Europeans are this week grappling with something unthinkable just a few months ago: the euro sliding towards parity with the American dollar.
This means 1 EUR equals 1 USD.
The last time the euro fell below the dollar was November 2002, when the common currency was still in its infancy. The euro gradually strengthened and remained above the dollar ever since.
Consumers, companies and governments became used to this financial status quo, which lasted even through the worst times of the European debt crisis.
But when Russia launched the invasion of Ukraine, a sudden economic shock turned the norms upside down.
The euro began losing value on 24 February, a trend that accelerated in June as fears grew the Kremlin would move to completely cut off gas supplies to the EU in retaliation for Western sanctions.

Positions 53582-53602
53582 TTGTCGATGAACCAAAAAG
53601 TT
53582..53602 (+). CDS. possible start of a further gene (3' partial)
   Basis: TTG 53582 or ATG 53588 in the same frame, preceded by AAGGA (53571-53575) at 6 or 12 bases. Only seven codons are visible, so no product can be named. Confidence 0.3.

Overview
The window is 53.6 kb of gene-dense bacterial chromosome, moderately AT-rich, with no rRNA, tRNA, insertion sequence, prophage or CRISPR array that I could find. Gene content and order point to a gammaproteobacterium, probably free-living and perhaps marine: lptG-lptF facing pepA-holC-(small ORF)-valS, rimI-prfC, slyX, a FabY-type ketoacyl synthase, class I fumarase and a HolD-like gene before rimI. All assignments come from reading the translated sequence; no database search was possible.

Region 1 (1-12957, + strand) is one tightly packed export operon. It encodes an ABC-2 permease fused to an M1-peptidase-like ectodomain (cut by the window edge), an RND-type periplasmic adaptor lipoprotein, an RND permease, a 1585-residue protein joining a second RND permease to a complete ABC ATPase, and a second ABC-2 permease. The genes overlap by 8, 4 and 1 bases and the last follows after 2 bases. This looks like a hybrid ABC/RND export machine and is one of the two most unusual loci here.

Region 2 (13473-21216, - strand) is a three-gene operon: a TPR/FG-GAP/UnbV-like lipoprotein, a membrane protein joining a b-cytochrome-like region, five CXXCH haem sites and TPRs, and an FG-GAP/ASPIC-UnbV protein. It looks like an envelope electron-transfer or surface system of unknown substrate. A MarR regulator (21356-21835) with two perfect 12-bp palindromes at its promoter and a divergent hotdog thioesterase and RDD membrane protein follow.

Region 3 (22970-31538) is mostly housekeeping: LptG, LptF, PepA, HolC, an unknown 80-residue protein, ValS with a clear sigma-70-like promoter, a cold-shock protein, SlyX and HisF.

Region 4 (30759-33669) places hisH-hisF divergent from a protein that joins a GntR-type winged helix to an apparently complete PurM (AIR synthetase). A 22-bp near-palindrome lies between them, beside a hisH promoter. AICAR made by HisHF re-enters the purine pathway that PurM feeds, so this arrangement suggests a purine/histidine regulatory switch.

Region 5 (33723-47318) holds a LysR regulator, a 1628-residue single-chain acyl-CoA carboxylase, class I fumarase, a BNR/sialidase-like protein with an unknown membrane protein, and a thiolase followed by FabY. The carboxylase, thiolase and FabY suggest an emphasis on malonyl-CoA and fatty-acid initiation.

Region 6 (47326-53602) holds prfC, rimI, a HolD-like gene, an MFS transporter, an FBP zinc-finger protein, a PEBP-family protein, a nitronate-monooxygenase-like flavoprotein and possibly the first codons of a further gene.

By mid-July, the two currencies were neck and neck.
How will the euro-dollar parity affect Europeans?
Euronews spoke with Maria Demertzis, interim director at Bruegel, to find out more about the consequences of this momentous monetary shift.
"At the moment it hits the parity, it feels some sort of a limit has been broken," said Demertzis. "It has a lot of symbolic value."
Watch the video above to discover what the euro-dollar parity means for you and the EU.